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Software that detects motorists blocking cycle lanes being trialled in Nice

The video software, which automatically detects vehicles parked on bike lanes, has so far spotted an average of 50 infractions a day, with the offending drivers all receiving fines

If you’re currently contemplating parking your car on a cycle lane along the Côte d'Azur, think again. Because for the next month, any vehicles left on Nice’s cycling infrastructure will be subject to an experimental form of video ticketing, which has so far resulted in 50 motorists a day receiving fines for blocking bike lanes.

The three-month trial, which began in early December, involves the use of new video software able to automatically detect illegally parked cars, which will then be checked by an official, reports The Connexion.

Nice, which has 73 kilometres of cycle lanes and paths, also has more cameras per square metre than anywhere else in France, with 3,900 dotted around the city.

The pilot scheme is being tested in nine areas deemed to be particularly susceptible to cycle lane parking. Any car, lorry, scooter, or motorbike parked on a bike path is identified by an algorithm, and after one minute – the time needed for the parking to be recognised as an offence – the software will automatically notify an operator of Nice’s Urban Surveillance Centre (CSU), who will then be able to validate the infraction and, using their discretion, issue a fine.

According to the Connexion, the CSU will show “zero tolerance” to delivery drivers, who are commonly viewed as the city’s worst offenders for bike lane parking.

One delivery driver told the website that Nice is already “a nightmare” due to the number of cycle lanes in the city, and that the trial will cause “chaos” because there will now be “nowhere to park”.

However, Daniele Sottile, a member of the cycling campaign group Nice à Velo, believes that the experiment has been a long time coming and will hopefully have a positive effect on road safety in the city.

“Nine times out of ten, there is someone in the way [of the cycle lane]. Often, it’s delivery people, sometimes cars parked for five minutes, but very often scooters or motorcycles,” Sottile says.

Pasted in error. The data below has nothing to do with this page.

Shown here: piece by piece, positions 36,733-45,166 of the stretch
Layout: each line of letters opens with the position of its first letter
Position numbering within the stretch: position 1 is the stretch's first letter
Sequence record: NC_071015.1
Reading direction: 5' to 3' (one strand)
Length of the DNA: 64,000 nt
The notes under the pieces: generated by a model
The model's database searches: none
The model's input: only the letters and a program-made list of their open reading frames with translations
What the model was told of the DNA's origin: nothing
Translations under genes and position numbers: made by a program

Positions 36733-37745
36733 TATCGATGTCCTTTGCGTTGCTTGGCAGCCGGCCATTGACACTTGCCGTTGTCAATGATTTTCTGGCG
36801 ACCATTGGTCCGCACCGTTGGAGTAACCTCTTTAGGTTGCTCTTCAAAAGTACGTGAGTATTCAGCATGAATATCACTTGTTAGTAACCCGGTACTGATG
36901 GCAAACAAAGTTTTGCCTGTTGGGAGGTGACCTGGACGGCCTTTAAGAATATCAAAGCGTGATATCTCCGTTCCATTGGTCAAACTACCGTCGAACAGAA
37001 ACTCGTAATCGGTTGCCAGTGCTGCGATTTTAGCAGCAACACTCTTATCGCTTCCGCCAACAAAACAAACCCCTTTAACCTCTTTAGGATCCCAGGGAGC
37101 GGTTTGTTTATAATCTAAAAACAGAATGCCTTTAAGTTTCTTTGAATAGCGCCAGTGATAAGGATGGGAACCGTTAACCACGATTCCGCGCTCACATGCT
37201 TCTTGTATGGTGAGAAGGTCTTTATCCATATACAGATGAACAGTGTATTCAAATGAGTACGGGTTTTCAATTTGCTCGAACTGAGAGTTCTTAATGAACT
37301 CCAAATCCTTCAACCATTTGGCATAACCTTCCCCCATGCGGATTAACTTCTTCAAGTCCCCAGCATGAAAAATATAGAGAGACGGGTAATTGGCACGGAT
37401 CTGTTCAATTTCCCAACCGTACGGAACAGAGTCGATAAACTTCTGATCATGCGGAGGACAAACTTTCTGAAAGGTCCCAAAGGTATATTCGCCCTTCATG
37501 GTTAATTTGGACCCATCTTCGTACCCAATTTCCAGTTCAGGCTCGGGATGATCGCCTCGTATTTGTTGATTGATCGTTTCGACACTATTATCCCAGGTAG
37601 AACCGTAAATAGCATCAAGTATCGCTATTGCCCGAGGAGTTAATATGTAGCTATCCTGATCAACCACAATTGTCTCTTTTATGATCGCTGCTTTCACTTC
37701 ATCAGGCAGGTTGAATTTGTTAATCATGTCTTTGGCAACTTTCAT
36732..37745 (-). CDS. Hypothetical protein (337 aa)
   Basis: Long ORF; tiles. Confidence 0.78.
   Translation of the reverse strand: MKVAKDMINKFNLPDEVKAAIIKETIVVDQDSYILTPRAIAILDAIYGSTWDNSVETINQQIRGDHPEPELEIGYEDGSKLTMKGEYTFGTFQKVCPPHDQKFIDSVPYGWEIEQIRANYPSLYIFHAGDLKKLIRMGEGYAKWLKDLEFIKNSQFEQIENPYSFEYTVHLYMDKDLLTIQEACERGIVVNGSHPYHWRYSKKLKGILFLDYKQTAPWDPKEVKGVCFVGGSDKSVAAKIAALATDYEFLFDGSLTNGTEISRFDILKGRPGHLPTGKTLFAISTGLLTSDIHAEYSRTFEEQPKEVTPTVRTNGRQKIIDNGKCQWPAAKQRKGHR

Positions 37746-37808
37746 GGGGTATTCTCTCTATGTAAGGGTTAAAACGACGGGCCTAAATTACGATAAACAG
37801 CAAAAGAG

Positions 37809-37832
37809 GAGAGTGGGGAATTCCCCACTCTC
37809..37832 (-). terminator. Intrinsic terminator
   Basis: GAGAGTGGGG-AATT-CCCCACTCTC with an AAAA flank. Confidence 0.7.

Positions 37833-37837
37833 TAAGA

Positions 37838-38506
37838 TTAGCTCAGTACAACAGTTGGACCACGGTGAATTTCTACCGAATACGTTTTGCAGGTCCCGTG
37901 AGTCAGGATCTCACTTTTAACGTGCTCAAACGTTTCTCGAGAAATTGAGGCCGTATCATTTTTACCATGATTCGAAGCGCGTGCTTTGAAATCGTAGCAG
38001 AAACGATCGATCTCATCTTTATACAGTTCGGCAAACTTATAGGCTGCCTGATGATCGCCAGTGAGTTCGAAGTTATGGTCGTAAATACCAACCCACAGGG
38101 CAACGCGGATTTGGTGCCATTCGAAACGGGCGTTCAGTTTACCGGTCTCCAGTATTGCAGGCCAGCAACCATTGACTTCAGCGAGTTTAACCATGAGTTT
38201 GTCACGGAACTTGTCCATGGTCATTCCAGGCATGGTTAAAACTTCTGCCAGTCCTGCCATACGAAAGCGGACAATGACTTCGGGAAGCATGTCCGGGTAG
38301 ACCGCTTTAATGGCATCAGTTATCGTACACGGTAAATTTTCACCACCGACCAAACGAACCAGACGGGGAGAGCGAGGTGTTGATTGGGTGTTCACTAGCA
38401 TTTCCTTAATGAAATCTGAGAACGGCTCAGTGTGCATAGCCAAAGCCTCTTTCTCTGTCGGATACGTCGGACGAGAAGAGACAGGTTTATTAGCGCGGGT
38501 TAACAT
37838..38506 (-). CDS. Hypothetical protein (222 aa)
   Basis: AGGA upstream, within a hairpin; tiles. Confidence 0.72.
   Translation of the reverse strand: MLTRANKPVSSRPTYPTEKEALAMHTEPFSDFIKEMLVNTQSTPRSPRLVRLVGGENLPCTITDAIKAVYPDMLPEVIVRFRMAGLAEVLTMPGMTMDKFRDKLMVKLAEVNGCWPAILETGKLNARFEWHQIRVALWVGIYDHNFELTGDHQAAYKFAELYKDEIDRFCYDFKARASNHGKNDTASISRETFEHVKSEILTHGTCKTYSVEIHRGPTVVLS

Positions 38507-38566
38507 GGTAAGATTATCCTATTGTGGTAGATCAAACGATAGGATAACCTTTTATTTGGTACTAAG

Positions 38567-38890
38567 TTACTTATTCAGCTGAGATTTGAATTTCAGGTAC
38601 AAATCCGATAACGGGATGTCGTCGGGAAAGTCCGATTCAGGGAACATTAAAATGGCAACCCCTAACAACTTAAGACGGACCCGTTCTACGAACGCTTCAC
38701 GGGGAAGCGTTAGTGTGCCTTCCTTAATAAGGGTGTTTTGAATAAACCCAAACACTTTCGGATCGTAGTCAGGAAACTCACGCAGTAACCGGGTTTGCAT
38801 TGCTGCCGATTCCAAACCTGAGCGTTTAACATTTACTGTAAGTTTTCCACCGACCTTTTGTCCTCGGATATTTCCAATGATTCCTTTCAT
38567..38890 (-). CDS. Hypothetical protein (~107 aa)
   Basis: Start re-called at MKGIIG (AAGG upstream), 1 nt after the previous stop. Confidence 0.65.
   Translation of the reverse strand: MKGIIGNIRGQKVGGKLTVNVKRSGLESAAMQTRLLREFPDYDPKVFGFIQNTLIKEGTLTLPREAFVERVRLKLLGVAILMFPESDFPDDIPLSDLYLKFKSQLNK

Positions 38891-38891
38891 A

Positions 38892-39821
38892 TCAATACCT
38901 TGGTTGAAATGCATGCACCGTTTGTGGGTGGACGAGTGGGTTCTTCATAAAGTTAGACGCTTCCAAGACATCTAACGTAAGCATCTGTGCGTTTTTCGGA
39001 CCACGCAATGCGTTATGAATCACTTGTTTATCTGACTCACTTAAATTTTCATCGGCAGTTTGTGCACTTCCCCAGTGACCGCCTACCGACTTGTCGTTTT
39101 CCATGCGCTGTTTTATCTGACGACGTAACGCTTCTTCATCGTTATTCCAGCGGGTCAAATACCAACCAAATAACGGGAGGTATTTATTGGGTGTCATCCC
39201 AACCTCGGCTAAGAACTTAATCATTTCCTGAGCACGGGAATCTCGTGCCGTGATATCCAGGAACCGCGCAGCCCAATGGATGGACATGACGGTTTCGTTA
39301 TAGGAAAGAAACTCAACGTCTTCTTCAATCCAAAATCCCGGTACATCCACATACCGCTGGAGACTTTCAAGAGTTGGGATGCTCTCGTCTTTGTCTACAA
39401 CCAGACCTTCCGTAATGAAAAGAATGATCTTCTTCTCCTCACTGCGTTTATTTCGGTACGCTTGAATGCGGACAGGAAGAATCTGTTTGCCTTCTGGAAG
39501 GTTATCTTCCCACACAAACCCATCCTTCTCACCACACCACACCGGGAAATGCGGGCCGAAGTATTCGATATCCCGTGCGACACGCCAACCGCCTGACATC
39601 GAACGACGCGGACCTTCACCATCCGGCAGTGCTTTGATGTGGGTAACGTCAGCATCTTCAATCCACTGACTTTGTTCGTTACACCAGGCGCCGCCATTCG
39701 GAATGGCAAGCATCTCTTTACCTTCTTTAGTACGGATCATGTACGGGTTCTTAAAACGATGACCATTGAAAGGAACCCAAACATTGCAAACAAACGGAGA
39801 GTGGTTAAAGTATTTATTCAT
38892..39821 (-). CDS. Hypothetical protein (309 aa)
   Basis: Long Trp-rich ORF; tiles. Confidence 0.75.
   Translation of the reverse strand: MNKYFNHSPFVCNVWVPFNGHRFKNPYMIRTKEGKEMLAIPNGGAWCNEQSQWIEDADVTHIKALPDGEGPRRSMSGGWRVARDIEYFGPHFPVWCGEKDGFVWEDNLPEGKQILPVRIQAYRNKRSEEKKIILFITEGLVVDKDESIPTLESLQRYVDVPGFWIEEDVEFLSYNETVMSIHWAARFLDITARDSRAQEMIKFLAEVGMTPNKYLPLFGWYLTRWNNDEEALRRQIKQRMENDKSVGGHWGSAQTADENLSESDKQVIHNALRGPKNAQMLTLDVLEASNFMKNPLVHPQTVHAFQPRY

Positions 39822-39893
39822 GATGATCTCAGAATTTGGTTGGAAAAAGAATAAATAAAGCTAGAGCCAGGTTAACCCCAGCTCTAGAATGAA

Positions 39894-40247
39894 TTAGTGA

“It puts us in danger because the cyclist has to get out of the lane without looking back. We’ve been asking for this for a long time, so we’re happy. We hope that, in a few months, we will see the effects.”

> Councils get new powers to fine drivers parking in bike lanes

Nice’s First Deputy Mayor, Anthony Borré, says that 20 CSU employees will be working around the clock as part of the scheme, which – if viewed as a success – will be extended in the coming months.

“The software was made in France and cost us €100,000. At the end of the three months, if the experimentation phase is ‘conclusive’, the city council intends to extend it to other roads,” Borré, said.

According to Gaël Nofri, the city’s deputy mayor in charge of transport, traffic, and parking, 6,000 tickets are issued each year in Nice, two-thirds of which are the result of video surveillance.

> Transport for London to begin fining motorists caught driving in mandatory cycle lanes

In 2020, the Department for Transport (DfT) gave local authorities in England the power to use CCTV to fine drivers who park or load illegally in mandatory cycle lanes.

“Cars parked on cycle lanes pose problems for cyclists, often forcing them into the flow of traffic,” the DfT said in a statement at the time.

“With approved camera devices, it will be easier for those local authorities with civil parking enforcement powers to take action against cars illegally parked on mandatory cycle lanes, allowing cyclists to complete their journeys without deviating from their path.”

Last June, Transport for London began using existing CCTV cameras to issue fines to motorists driving in cycle lanes and cycle tracks at key locations in the city, a power previously only enforced by the police.

Ryan joined as a news writer in December 2021. He has written about cycling and some ball-centric sports for various websites, newspapers, magazines and radio. Before returning to writing about cycling full-time, he completed a PhD in History and published a book and numerous academic articles on religion and politics in Victorian Britain and Ireland (though he remained committed to boring his university colleagues and students with endless cycling trivia). He can be found riding his bike very slowly through the Dromara Hills of Co. Down.

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